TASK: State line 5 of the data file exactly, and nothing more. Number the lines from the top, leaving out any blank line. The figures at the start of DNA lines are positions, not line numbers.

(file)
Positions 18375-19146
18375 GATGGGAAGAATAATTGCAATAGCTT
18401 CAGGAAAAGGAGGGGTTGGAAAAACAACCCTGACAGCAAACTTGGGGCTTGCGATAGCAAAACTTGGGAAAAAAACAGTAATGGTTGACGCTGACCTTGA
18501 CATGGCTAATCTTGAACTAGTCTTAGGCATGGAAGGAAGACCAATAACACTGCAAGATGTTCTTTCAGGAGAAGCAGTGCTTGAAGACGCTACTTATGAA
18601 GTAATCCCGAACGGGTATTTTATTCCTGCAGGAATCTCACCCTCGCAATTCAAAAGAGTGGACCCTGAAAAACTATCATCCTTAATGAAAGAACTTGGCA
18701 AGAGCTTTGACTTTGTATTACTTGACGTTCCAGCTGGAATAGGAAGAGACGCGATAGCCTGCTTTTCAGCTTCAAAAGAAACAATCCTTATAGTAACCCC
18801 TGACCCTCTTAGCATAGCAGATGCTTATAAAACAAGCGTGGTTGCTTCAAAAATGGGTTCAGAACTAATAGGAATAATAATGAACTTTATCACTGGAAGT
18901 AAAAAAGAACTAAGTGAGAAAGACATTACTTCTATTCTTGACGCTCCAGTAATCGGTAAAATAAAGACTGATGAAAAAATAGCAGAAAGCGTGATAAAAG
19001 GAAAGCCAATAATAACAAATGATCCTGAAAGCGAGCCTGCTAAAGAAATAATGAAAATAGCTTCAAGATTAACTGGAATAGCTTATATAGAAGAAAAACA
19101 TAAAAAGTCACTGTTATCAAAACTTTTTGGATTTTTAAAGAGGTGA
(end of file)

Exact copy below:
18601 GTAATCCCGAACGGGTATTTTATTCCTGCAGGAATCTCACCCTCGCAATTCAAAAGAGTGGACCCTGAAAAACTATCATCCTTAATGAAAGAACTTGGCA